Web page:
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The Effects of Cenozoic Global Change on Squirrel Phylogeny

Science  07 Mar 2003:
Vol. 299, Issue 5612, pp. 1568-1572
DOI: 10.1126/science.1079705

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Abstract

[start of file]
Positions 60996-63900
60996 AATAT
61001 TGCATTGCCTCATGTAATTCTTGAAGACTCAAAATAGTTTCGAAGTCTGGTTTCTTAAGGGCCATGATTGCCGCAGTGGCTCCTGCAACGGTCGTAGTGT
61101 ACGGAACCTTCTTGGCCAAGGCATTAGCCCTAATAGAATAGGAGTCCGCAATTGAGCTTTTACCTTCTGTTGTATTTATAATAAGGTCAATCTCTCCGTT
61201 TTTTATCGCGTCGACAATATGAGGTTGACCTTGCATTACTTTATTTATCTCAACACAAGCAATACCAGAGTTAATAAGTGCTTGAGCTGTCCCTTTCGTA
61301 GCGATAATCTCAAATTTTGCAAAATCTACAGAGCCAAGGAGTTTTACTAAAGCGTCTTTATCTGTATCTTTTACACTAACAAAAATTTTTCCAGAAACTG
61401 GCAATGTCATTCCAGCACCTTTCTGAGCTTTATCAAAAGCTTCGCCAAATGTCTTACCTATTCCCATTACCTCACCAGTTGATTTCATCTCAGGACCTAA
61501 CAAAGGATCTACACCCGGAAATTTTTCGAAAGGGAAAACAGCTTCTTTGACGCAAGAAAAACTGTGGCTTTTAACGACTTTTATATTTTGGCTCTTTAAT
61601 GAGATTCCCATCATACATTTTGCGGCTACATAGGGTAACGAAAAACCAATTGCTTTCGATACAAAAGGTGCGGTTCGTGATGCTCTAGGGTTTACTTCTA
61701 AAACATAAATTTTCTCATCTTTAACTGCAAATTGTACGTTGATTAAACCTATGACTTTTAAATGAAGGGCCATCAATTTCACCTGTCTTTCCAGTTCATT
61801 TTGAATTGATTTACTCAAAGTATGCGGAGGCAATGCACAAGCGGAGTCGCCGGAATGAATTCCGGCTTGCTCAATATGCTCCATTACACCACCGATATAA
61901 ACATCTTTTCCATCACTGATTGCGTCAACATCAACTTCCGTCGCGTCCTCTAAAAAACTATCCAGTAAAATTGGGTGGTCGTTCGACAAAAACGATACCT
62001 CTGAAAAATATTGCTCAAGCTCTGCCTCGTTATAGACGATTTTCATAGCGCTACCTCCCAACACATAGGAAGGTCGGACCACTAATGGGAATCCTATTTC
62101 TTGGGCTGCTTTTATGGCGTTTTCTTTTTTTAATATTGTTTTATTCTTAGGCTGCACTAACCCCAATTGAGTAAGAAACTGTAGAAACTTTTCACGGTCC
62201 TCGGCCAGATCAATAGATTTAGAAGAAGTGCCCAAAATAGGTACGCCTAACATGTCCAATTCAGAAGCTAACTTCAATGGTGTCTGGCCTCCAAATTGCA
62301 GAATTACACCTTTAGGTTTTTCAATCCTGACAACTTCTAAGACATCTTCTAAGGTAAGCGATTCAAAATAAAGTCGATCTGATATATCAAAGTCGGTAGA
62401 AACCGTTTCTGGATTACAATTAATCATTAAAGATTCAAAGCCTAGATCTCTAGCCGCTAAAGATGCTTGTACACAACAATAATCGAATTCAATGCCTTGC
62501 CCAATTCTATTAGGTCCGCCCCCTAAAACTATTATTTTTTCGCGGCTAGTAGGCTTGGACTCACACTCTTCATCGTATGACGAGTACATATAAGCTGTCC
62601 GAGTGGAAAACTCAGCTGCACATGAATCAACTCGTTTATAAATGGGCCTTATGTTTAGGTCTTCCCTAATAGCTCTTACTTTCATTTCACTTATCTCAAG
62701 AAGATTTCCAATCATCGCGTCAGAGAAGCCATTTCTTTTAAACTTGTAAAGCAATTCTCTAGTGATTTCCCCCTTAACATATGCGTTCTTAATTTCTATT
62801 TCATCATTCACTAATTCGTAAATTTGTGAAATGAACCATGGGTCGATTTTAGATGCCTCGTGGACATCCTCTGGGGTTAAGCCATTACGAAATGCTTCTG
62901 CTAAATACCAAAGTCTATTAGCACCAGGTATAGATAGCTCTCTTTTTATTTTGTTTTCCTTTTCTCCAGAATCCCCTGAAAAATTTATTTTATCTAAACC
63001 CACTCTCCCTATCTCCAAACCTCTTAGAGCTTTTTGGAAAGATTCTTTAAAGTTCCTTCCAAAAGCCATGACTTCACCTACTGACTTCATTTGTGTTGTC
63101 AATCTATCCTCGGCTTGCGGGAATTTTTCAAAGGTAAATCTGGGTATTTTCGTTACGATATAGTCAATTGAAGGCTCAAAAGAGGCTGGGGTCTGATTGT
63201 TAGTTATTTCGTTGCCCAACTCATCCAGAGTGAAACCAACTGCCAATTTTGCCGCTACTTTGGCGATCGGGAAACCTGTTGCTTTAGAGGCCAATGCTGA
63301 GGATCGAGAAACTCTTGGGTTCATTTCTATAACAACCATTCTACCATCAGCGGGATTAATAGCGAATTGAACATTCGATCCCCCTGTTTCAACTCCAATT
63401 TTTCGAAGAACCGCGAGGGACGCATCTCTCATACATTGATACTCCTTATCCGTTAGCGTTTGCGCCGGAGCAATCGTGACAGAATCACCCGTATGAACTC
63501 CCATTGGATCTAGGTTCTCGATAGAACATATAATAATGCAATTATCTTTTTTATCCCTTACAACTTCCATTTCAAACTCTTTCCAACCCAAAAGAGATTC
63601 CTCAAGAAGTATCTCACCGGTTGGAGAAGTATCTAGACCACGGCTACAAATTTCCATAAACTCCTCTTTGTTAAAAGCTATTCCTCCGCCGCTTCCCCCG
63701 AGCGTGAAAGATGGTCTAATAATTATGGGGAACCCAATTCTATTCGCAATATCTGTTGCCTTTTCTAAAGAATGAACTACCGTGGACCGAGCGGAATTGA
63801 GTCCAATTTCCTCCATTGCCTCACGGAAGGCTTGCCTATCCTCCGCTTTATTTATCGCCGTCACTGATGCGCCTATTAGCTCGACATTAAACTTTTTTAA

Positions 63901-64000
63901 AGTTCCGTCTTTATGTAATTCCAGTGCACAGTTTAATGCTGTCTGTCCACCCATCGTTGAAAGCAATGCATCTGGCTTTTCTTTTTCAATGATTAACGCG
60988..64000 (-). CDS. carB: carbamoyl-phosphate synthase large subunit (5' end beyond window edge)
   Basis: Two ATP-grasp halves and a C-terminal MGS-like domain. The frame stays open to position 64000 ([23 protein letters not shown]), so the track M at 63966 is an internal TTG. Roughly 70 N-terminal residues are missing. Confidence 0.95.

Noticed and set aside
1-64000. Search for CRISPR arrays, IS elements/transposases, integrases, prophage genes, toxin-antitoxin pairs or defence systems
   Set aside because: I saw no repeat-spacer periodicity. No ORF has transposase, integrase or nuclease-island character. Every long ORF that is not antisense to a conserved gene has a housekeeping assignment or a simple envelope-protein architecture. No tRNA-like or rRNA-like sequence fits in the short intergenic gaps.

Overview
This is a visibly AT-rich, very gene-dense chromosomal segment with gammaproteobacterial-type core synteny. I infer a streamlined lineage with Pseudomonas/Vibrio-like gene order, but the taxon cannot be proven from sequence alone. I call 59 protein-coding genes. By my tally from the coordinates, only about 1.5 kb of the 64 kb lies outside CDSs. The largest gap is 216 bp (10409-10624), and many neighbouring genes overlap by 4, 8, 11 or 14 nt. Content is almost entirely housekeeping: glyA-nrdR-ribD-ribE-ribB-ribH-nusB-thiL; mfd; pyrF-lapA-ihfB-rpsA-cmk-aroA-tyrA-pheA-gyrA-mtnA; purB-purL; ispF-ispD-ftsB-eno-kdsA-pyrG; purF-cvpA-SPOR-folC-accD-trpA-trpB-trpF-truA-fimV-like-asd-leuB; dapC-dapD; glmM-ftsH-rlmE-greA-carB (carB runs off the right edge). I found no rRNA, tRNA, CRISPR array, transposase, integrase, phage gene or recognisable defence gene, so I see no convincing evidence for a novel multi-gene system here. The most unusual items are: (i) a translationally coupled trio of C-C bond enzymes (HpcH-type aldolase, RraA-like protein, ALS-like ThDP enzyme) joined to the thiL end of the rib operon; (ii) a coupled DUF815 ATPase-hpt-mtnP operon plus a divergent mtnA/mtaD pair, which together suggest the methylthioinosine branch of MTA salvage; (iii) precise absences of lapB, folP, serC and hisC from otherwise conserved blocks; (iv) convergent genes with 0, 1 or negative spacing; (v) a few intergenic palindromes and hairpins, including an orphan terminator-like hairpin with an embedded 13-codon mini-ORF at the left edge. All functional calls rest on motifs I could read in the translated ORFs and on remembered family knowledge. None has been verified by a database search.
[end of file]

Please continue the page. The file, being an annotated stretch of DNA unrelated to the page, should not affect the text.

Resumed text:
By modifying habitats and creating bridges and barriers between landmasses, climate change and tectonic events are believed to have important consequences for diversification of terrestrial organisms. Such consequences should be most evident in phylogenetic histories of groups that are ancient, widespread, and diverse. The squirrel family (Sciuridae) is one of very few mammalian families endemic to Eurasia, Africa, and North and South America and is ideal for examining these issues. Through phylogenetic and molecular-clock analyses, we infer that arrival and diversification of squirrels in Africa, on Sunda Shelf islands, across Beringea, and across the Panamanian isthmus coincide in timing and location with multiple well-documented sea-level, tectonic, and paleontological events. These precise correspondences point to an important role for global change in the diversification of a major group of mammals.

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